After practicing making all different types of lines, I challenged kindergarteners to develop strong printmaking and coloring skills by making colorful Mandala Line Prints.
First, k’s reviewed different types of lines and drew them onto a triangle piece of Styrofoam using a magic marker. Next, they carved their lines using a wooden carving tool.
At the beginning of the next class, I demonstrated how to print with the ink. Students watched how to use the rollers to put ink onto the Styrofoam, line up their triangle on their paper (so the long side touched the edge) and then print their design with a clean roller. K’s watched as the ink came off the Styrofoam and onto the paper and learned that each time they wanted to print, they needed to reink their piece of Styrofoam.
After the demo, students who were ready to go began printing. I put out piles of paper on the rug and set up the tables in my room so that there were different ink colors at each table. Students chose which table they wanted to go to to do their printing. Each student printed their triangle into their paper four times.
Each student made two “final prints” so that they could try out different colored inks on different colored papers. If a student didn’t use enough ink or didn’t press hard enough with the roller, their print didn’t show up. When this happened, I had students reink their triangle and try printing on the back of their paper.
The last step was to color in their lines with colored pencils. I talk about choosing colors that are different then their ink color so that their lines “stand out.” Sometimes I hold up their papers from across the room and ask them if they can still see their colors… and sometimes they ask a friend to hold up their work while they walk across the room to check out their work from “far away.” 🙂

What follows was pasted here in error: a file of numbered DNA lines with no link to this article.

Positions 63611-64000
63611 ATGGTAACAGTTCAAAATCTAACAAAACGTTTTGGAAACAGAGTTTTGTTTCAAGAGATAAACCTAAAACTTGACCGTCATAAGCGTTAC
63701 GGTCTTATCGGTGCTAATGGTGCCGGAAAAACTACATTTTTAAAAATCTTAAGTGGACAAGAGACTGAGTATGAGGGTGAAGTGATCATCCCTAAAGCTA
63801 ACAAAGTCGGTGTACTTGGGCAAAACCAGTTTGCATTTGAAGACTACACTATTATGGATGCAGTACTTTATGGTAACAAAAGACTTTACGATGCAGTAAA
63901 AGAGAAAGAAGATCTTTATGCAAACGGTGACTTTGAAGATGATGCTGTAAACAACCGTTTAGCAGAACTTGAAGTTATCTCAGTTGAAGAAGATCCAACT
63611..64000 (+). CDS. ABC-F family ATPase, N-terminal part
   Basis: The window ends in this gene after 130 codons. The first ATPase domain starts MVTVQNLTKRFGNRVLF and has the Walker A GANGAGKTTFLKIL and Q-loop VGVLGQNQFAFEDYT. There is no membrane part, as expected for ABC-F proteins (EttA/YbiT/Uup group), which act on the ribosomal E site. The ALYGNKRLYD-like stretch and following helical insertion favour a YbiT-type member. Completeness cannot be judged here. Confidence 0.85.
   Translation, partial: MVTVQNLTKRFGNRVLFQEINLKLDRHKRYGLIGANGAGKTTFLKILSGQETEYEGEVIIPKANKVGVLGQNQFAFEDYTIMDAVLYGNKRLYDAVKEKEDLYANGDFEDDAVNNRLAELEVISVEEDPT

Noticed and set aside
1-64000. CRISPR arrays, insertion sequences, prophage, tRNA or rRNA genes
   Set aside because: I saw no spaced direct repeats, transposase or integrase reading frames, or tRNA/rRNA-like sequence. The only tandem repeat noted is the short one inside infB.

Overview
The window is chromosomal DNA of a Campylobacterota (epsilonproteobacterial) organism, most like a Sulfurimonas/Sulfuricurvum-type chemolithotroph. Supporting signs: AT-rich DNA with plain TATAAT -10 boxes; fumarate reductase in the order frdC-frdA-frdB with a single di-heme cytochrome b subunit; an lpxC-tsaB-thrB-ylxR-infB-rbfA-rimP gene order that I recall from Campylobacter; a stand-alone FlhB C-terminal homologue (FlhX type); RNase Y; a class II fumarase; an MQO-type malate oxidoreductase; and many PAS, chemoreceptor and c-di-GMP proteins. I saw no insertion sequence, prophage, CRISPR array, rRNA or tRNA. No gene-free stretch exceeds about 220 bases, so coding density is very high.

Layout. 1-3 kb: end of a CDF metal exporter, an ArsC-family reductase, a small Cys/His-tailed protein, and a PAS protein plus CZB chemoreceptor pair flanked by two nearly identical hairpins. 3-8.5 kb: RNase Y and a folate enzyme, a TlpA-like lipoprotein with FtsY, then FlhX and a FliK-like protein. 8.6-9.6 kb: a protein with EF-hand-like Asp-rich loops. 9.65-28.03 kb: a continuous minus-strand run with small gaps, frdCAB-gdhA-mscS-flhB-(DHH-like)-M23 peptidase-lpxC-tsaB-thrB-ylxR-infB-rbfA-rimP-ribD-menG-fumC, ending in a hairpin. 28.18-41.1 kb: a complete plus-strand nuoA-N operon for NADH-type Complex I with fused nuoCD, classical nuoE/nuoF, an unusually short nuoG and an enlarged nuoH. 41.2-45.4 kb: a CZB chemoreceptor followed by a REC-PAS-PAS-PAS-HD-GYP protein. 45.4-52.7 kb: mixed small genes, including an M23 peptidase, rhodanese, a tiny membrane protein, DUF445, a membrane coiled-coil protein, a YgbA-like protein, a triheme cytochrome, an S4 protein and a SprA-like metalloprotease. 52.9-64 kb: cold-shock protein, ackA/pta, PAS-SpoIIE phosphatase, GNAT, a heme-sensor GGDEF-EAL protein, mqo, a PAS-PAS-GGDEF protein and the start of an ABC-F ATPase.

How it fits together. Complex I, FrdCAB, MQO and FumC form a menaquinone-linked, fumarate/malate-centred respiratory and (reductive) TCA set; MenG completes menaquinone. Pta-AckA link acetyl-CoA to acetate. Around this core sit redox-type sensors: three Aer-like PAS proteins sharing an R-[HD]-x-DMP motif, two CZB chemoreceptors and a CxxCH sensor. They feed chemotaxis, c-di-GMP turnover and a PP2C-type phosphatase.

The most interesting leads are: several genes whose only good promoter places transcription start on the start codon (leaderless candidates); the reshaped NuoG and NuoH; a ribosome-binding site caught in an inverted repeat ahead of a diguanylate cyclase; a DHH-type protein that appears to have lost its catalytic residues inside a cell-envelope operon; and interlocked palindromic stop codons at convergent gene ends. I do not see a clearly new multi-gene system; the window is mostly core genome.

Maria Sibylla Merian, Metamorphosis of a Butterfly, 1705
As inspiration for this lesson, Ms. Nemes showed first graders botanical illustrations by Maria Sibylla Merian, “one of the first naturalists to observe insects directly.”
Then students practiced being scientists and artists by observing an insect of their choice carefully. Students could choose to study: an insect preserved in resin, a non-fiction book about an insect or a scientific drawing. Each student created a sketch, labeled their drawing and wrote one sentence describing something interesting they noticed about their insect.
Next, students were challenged to translate (and simplify) their complex drawing into a collagraph using mixed-media materials. Students shopped for foam, wire, mesh, oak tag, buttons and string at the “art store” and then cut and arranged the materials to create their collagraph. The last step before printing was to paint a thin layer of mod podge over their collage.
Next, students learned how to print their collagrpah using ink. Each student painted their collagraph with ink and then used the printing press to create 3 copies of their image. After they printed, students added details to their prints using oil pastels and colored pencils.
After learning about blind contour and contour drawing, students used their drawing skills to create an abstract self-portrait. Ms. Nemes taught students about abstract art and students discussed some of the reasons an artist might choose to make something abstract. After looking at images of abstract portraits as a group, students brainstormed ideas for their own Abstract Feeling Self-Portrait. During this unit, students thought about what colors, lines, shapes and features would describe their feeling best. I am so impressed with all of the portraits that students created!